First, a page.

Marshall Street between Poplar and Girard was once a bustling commercial corridor, full of shops and pushcarts like the Italian Market. Philaplace gives a lovely telling of the history of this stretch, and explains that a combination of white flight and a redevelopment plan from the 1950s that never came to fruition ultimately sunk most of the Marshall Street businesses. The street never really recovered and it looks pretty bad today. Many of the buildings remaining on the block appear to have residential tenants, but the storefronts are mostly shuttered. And there's not shortage of vacant lots either.
Some older buildings on Marshall Street
But there's something funny happening on the 900 block of Marshall Street. New homes are getting built. Two have risen to date, at 922 and 936 N. Marshall St., one of which has already sold. 936 N. Marshall St. is currently on the market for $550K.
A couple of years ago, we were very pleased to bring you the news that the former Pride of the Sea warehouse at 4th & Brown was being demolished, and that new homes would rise in its place. We're generally bummed when handsome old churches or row homes come down in favor of new development, but this building was adding nothing to the neighborhood. And even if someone wanted to reuse it, we wonder whether that fish smell ever comes out.
In the past
The demolition took place back in June of 2012, and we expected to see two new homes rise on 4th Street and three more on Brown Street. The project, which was called Foundry Court, was of particular interest because of a partnership with with Nexus EnergyHomes to build the first Net Zero homes in Philadelphia. Plans included the use of geothermal heating and cooling and extremely tight building envelopes. From what we can tell looking at a past and current listing for the 4th Street homes, the project moved forward with only those two properties. The 3,000 sqft home at 718 N. 4th St. is currently on the market for $779,900.
Back in the summer of 2012 we told you that Penn Herb, a leading herbal remedy store, would be demolishing their store and several other buildings at 2nd & Green and replacing them with a new building that would contain a new flagship store and fourteen apartments. By November, the old buildings were gone and construction was underway. The speed from announcement to the start of construction suggested that the buildout would run swiftly, but that hasn't been the case. More than a year later, the building was only built up to one story. Almost another entire year has passed and the project is still just sort of creeping along. It's interesting to compare this timeline with that of the Summit at University City, which has risen almost all of its 24 stories in half the time.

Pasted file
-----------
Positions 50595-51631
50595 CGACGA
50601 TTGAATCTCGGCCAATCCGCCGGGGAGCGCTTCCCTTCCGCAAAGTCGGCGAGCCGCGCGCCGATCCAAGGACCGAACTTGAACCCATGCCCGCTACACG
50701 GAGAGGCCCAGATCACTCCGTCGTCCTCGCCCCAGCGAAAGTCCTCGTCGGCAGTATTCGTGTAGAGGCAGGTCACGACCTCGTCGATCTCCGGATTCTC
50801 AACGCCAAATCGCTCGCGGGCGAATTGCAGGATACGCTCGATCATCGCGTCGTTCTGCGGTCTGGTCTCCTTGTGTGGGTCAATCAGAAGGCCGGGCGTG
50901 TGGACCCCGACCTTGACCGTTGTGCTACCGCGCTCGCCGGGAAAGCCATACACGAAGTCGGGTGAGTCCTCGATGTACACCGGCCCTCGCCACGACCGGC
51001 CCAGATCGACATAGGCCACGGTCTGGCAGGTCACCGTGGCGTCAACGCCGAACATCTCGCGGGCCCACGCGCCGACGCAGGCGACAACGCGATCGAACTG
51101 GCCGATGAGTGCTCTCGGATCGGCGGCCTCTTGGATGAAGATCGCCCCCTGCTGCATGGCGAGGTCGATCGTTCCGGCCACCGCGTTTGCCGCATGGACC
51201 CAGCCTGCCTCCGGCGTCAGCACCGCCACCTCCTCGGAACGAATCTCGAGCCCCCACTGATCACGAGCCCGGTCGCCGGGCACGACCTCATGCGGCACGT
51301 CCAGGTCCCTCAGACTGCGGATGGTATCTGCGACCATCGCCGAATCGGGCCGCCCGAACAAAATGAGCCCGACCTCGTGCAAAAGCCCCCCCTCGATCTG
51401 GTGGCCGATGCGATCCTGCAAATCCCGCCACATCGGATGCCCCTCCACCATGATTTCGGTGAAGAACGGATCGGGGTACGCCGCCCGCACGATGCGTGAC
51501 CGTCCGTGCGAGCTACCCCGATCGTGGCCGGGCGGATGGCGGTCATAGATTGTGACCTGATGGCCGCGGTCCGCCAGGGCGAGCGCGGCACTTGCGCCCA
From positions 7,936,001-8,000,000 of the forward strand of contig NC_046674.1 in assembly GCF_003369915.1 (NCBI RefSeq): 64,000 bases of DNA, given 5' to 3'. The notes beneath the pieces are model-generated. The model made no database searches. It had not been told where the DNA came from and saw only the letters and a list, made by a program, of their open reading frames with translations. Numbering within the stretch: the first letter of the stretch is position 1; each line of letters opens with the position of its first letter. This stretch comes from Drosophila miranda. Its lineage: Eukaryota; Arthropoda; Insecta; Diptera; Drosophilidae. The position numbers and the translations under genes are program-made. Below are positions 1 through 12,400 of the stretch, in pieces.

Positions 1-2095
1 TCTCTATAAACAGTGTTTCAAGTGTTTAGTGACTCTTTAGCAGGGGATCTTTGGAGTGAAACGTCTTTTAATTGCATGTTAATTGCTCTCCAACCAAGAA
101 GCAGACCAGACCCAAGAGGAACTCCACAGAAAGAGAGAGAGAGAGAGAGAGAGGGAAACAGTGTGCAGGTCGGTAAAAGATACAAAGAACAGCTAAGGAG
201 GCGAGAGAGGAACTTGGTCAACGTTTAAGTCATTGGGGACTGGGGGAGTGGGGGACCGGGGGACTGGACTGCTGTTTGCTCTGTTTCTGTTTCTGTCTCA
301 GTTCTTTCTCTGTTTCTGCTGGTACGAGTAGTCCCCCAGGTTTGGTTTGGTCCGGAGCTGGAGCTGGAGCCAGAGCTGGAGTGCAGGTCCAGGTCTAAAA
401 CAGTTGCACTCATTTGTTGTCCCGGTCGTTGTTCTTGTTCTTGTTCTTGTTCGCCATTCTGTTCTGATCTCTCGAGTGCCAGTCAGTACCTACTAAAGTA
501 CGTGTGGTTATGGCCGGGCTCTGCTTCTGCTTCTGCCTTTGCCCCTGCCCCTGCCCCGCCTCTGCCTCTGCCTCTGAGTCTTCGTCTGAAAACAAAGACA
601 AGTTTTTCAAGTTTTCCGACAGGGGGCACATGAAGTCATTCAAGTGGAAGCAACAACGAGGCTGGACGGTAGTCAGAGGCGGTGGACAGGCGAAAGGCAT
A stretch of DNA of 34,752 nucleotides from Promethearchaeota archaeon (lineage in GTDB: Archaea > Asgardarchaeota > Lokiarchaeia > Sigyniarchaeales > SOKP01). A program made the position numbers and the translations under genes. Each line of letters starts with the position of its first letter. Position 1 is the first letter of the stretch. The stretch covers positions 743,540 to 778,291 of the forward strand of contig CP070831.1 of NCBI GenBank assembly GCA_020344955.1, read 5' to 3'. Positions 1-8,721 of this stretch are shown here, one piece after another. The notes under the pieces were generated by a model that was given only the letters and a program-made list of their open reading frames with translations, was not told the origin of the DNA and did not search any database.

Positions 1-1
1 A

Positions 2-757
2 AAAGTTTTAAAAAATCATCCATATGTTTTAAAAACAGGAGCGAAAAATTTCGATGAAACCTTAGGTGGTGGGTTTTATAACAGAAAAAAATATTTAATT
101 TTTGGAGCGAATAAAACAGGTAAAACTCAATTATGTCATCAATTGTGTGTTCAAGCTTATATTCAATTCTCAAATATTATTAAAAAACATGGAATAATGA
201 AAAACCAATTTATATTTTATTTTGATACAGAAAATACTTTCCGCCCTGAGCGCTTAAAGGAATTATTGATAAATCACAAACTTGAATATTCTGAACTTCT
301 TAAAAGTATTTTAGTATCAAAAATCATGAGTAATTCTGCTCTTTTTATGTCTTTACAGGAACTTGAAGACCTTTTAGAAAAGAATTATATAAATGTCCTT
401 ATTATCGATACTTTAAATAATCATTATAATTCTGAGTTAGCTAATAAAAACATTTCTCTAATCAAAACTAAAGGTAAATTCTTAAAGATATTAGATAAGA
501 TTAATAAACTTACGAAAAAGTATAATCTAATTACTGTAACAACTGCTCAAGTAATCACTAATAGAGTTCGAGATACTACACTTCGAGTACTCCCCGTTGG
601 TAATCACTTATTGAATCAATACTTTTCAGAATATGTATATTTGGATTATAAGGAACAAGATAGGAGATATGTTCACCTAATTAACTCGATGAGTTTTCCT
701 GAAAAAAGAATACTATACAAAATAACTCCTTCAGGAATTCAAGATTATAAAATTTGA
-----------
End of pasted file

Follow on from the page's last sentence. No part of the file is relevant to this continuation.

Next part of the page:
We reached out to Penn Herb to check on the status of the project, as a reader checked in recently to inform us that construction was apparently stalled. According to the Penn Herb people, work is ongoing inside even though not much has happened outside for several months. Assuming that's the case and things are moving along inside, it seems that the building will wrap up sometime next year.
As we're sometimes wont to do, we were meandering around some of the lesser known streets in Northern Liberties this week, looking for some projects that are perhaps off the beaten path. This is a great neighborhood for such wandering, chock full of blocks that stop and start. And there's the occasional log cabin. When we got to the skinny 1000 block of N. Leithgow St., we came upon four new looking foundations. Then we remembered we actually wrote about them about a year and a half ago.
Looking up skinny Leithgow St.
Back then, 1018 and 1020 N. Leithgow St. were under construction and the foundations pictured above were a well tended vacant lot. In the time that's passed, one of the homes sold for $508K. The other is on the market for just under $650K. With 2,500 sqft of living space over four floors and a parking spot, we would not be surprised to see the developers get close to this price. And soon, four more homes will rise next door.